Weak jobs report Friday could push gold prices back above $1,300
After breaking above $1,300 earlier this week to hit 15-month highs, gold has seen a bout of profit taking ahead of Fridays widely watched nonfarm-payrolls report from the U.S. Labor Department.
The metal was trading near $1,280 Wednesday afternoon, up from session lows of $1,270 but held in check by a rebound in the U.S. dollar. Despite the dip, gold still has gained about 20% on the year. Silver was down but maintaining the $17 level, trading near $17.32.
Hawkish statements from top Federal Reserve officials, mainly President Dennis Lockhart of the Atlanta Fed, helped boost the buck and take some steam out of golds ascent. Lockhart said an interest-rate increase remains a real option at the central banks June meeting.
Helicopter cash coming, Gross says: Of course, investors should take such statements with a grain of salt because the Fed has a vested interest in pretending that its policies are working instead of failing to goose U.S. growth. Some top Wall Street figures dont see a rate hike coming, including bond guru Bill Gross of Janus, who went so far as to predict more quantitative easing via so-called helicopter money to stimulate the economy.
Drop the money from helicopters, wrote Gross. There is a rude end to flying helicopters, but the alternative is an immediate visit to austerity rehab and an extended recession. I suspect politicians and central bankers will choose to fly, instead of die. Gross predicted more QE perhaps even in the U.S. in a year or so.
Private-payrolls report tanks: Given the slew of disappointing economic data this week, Gross might be correct. Although the trade deficit shrank and the PMI services-sector gauge rebounded, the Automatic Data Processings tally of private-sector job creation fell short Wednesday, with only 156,000 positions materializing versus 195,000 expected the worst tally in three years. And while durable-goods orders rose in March, gains were largely driven by defense spending; year-over-year core durable-goods orders actually fell for the 14th month to their lowest level since 2013. Meanwhile, U.S. productivity continues to slump.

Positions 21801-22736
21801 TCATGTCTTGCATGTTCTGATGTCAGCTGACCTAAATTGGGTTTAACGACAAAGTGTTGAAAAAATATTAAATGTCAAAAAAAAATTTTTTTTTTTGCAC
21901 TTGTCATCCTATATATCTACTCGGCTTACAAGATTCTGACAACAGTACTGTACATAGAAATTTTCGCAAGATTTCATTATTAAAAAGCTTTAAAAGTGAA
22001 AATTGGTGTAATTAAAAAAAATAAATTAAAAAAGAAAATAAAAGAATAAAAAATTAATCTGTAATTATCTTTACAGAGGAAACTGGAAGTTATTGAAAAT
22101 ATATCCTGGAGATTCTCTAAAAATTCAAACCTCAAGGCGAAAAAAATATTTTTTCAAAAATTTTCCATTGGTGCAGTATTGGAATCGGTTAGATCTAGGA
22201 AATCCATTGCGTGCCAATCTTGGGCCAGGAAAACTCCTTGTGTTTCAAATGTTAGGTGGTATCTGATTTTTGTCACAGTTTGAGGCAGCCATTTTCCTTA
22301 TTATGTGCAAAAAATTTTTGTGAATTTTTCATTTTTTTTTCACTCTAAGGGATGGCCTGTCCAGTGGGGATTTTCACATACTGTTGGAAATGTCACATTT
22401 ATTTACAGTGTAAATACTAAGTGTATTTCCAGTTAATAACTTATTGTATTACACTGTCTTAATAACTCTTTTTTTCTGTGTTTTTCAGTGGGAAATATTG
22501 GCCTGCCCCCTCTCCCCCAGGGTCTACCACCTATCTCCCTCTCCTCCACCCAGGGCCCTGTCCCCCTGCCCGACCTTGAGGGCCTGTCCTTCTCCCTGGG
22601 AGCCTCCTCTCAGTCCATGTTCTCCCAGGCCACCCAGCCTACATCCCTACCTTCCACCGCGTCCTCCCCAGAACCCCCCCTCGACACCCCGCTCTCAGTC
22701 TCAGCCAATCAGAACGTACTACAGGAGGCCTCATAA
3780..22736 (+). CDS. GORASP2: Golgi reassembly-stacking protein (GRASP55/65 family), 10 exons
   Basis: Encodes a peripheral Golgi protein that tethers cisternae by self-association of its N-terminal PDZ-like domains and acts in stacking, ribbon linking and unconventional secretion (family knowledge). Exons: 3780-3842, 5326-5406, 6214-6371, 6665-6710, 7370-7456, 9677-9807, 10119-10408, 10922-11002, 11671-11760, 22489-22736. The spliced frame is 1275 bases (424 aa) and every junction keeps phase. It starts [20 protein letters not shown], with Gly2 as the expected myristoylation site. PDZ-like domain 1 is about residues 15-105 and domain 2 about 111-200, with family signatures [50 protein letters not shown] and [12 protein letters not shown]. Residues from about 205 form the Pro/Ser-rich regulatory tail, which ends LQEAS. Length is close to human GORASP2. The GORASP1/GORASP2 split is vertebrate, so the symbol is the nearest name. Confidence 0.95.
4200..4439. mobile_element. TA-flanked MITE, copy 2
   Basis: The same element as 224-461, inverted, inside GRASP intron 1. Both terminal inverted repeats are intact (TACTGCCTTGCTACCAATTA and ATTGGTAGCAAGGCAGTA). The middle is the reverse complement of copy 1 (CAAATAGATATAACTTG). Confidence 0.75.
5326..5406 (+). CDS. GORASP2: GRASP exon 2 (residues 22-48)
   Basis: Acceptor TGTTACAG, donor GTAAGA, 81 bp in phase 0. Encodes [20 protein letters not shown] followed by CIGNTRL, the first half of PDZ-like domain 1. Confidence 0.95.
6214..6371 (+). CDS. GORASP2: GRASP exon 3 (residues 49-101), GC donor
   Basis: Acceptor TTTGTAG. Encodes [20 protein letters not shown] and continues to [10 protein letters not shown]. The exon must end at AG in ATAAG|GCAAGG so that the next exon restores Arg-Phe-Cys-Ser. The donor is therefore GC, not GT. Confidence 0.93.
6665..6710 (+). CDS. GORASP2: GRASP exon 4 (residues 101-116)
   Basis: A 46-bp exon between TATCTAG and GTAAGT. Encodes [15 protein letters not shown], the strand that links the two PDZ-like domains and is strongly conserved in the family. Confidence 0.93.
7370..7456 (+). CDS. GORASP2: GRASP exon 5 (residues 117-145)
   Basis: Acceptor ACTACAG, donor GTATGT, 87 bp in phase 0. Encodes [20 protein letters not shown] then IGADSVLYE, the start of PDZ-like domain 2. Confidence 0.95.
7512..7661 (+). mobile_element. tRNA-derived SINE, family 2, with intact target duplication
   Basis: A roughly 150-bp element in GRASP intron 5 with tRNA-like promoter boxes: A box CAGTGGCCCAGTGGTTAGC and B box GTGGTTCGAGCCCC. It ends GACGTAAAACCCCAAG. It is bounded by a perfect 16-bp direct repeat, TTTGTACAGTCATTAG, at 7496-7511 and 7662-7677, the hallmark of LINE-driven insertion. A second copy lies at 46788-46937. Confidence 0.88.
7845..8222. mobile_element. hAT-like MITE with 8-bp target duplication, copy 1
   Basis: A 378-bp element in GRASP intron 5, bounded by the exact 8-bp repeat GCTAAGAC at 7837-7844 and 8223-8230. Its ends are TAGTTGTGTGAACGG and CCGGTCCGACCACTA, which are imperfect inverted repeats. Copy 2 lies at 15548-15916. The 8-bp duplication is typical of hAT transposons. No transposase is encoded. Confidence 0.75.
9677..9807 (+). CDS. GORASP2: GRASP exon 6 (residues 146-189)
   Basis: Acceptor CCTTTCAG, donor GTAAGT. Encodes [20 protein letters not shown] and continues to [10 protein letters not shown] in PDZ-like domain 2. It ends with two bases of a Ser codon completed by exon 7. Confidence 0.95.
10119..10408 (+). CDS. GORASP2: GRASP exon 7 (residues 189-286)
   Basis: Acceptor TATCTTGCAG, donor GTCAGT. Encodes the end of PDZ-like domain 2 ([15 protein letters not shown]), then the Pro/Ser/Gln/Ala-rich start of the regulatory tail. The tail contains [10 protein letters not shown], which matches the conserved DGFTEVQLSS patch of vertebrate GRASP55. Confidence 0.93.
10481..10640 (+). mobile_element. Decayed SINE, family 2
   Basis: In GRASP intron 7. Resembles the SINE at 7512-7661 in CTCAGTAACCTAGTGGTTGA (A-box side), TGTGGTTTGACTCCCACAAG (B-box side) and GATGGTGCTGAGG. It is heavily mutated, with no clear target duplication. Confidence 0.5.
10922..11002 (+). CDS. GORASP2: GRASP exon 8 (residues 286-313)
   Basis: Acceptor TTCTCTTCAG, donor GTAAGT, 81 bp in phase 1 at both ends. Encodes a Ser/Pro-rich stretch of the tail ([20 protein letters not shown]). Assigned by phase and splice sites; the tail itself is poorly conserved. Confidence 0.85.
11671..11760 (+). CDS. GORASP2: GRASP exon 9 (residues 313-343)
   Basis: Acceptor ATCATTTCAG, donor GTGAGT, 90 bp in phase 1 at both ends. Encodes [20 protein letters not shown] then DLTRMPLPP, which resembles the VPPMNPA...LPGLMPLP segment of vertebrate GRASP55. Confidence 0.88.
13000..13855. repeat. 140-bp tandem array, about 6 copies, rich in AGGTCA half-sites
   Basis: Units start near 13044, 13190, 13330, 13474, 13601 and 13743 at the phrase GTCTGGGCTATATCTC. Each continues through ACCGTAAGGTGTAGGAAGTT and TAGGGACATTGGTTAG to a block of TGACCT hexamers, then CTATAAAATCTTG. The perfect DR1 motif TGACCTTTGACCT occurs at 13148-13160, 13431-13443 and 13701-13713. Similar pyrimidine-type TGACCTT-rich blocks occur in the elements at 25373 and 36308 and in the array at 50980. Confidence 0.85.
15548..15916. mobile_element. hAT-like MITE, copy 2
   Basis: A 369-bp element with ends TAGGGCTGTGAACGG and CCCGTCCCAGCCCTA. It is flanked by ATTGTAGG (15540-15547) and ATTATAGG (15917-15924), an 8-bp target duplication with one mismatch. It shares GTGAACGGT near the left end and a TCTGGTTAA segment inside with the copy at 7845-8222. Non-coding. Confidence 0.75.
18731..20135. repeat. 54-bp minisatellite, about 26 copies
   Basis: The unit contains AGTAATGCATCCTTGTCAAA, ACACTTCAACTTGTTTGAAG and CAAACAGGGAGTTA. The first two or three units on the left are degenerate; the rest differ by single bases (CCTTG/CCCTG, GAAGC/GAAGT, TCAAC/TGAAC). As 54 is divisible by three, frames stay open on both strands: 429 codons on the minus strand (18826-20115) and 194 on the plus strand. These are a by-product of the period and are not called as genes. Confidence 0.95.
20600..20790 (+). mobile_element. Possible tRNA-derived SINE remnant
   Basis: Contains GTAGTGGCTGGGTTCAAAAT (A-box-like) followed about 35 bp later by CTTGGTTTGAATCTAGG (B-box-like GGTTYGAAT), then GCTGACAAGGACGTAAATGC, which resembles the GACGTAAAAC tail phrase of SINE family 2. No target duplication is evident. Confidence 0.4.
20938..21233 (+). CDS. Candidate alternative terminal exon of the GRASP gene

Fridays jobs report will be key to gauging the health of the jobs market and therefore the likelihood of fresh rate hiking from the Fed. The payrolls report also will be important for gold prices. A weaker U.S. employment report on Friday will push gold prices back above $1,300, ABN Amro analyst Georgette Boele told Reuters. Speculative positions are in excessive territory, but they could remain there for quite some time, meaning prices could go lot higher before the correction starts.
$1,200 support key to golds run higher: And even if a deeper correction strikes, as long as $1,200 holds, gold could be poised to move higher. Assuming a correction/pullback from the $1,300-1,307 resistance area over the coming session holds above the $1,200 area, we will have further evidence of a more significant reversal taking shape in gold, CLSA technical analysts wrote. Such a move would form the right shoulder of a more than a two-year basing pattern (inverse head-and-shoulders base) which would ultimately support an upside target of $1,600-1,610.
Another bullish sign for gold is open interest. Open interest, a tally of outstanding contracts in Comex futures, rose to the highest in five years on Monday, showing traders are expecting further increases, Bloomberg reported.
Theres a lot more interest in gold and were seeing a lot of people looking to enter gold, RJO Futures strategist Bob Haberkorn said. Were seeing a lot of new buying coming in. Overall, the sentiment toward gold is extremely bullish.
Miners struggling to meet demand: And longer-term, supply-and-demand constraints continue to support gold. Top South African miner Randgold expects bullion to stay supported between $1,000 and $1,400 this year, with CEO Mark Bristow remarking, Fundamentally our industry is struggling to deliver the gold thats being demanded.
Citing the spread of negative interest rates around the world, Saxo Bank economist Kay Van-Petersen is even more bullish, predicting the metal will hit $1,500 in the next six to 18 months. No one knows how this ends, he said. But one thing is for sure now, its a game of capital preservation. There is no holy grail, but from a macro-perspective, I think you have to look at precious metals.